08/31/2012 3:53PM

State solicits bids to develop land at Belmont Park


Two parking lots with a combined area of 36 acres at Belmont Park might be sold under a plan that would allow a state agency to consider proposals to redevelop the tracts.

The New York Racing Franchise Oversight Board approved the plan Thursday, allowing Empire State Development to solicit bids for the properties. The agency plans to release a request for proposals Sept. 15, with bids accepted until Oct. 17.

The larger parcel of 28 acres is south of Belmont across Hempstead Turnpike. The other is a parking lot to the west of the grandstand adjacent to the Long Island Railroad spur.

The RFP will allow for proposals for retail shops, hotels, institutional or educational facilities, and office space for the larger tract. The smaller tract will be considered for retail, lodging, resort or spa facilities, or any use complementary to horse racing.

The sites cannot be considered for proposals for residential housing or video-lottery terminals, the agency said.

Representatives of New York Gov. Andrew Cuomo did not return phone calls seeking comment Friday. A spokesperson for Belmont’s operator, the New York Racing Association, said the association would not comment.

Under an agreement that NYRA reached with the state allowing for its bankruptcy reorganization in 2008 and a 30-year operating franchise, NYRA gave up the titles to the three tracks it operates, Aqueduct, Belmont, and Saratoga. The agreement stipulated that the two Belmont tracts could be redeveloped.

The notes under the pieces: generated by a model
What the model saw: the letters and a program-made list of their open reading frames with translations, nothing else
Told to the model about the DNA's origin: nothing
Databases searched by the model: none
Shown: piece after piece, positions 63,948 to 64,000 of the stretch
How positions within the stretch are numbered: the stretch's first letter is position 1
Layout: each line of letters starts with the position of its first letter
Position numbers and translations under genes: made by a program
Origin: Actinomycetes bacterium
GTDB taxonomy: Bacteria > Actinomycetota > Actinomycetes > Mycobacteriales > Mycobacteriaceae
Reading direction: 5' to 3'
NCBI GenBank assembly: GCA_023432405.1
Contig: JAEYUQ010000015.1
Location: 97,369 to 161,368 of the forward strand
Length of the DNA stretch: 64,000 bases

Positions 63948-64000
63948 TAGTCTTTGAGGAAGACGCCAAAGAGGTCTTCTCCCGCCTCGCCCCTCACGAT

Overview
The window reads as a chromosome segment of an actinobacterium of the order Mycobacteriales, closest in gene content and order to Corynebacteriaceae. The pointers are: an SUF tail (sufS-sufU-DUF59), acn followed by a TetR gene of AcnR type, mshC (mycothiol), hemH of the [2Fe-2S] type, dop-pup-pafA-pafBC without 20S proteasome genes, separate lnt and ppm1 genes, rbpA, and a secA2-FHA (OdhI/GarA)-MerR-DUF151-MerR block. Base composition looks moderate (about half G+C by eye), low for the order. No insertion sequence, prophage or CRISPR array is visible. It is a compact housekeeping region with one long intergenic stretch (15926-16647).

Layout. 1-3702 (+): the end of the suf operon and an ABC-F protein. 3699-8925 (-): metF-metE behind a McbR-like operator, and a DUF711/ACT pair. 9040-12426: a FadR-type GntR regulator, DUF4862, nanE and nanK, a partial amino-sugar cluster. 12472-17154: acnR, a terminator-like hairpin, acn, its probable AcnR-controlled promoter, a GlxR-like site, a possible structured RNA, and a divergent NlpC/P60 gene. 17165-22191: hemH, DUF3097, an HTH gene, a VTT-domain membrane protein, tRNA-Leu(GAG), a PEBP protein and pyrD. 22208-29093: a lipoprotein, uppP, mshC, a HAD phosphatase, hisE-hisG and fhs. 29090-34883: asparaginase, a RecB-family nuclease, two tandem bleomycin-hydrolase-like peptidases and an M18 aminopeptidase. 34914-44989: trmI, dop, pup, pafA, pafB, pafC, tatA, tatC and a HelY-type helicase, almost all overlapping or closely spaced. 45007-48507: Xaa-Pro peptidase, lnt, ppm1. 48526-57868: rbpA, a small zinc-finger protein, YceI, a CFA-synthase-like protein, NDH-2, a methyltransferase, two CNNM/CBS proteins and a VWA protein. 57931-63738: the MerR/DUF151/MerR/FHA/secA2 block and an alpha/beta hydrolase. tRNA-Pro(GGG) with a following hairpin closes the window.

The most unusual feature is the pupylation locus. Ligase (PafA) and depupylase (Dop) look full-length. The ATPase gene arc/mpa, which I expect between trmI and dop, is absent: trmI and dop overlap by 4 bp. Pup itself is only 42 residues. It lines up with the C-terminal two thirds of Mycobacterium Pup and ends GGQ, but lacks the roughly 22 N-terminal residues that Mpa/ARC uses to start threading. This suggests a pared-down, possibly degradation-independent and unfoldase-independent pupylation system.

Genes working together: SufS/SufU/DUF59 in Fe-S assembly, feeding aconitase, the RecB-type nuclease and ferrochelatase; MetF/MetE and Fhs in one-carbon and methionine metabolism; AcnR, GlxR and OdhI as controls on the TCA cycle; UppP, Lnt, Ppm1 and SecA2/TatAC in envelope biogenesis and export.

Earlier this year, NYRA reached an agreement with Cuomo to disband its board and replace it with a smaller board controlled by appointees of Cuomo and other legislative leaders for three years. Cuomo’s budget director, Robert Megna, is chairman of the Franchise Oversight Board, which has broad powers to review NYRA’s operations.

The possibility of development at Belmont comes at a time when Cuomo is pushing for a constitutional amendment to legalize seven full-fledged casinos. Legislation allowing for the casinos passed this year. Constitutional amendments in New York can be adopted only if the same legislation is passed in two consecutive legislatures and approved in a statewide referendum, so the earliest the amendment could be approved is late 2013.

If the amendment is approved, Belmont would likely be considered a potential site for a casino. The new casinos would be allowed to operate slot machines, which have a different legal definition than video-lottery terminals.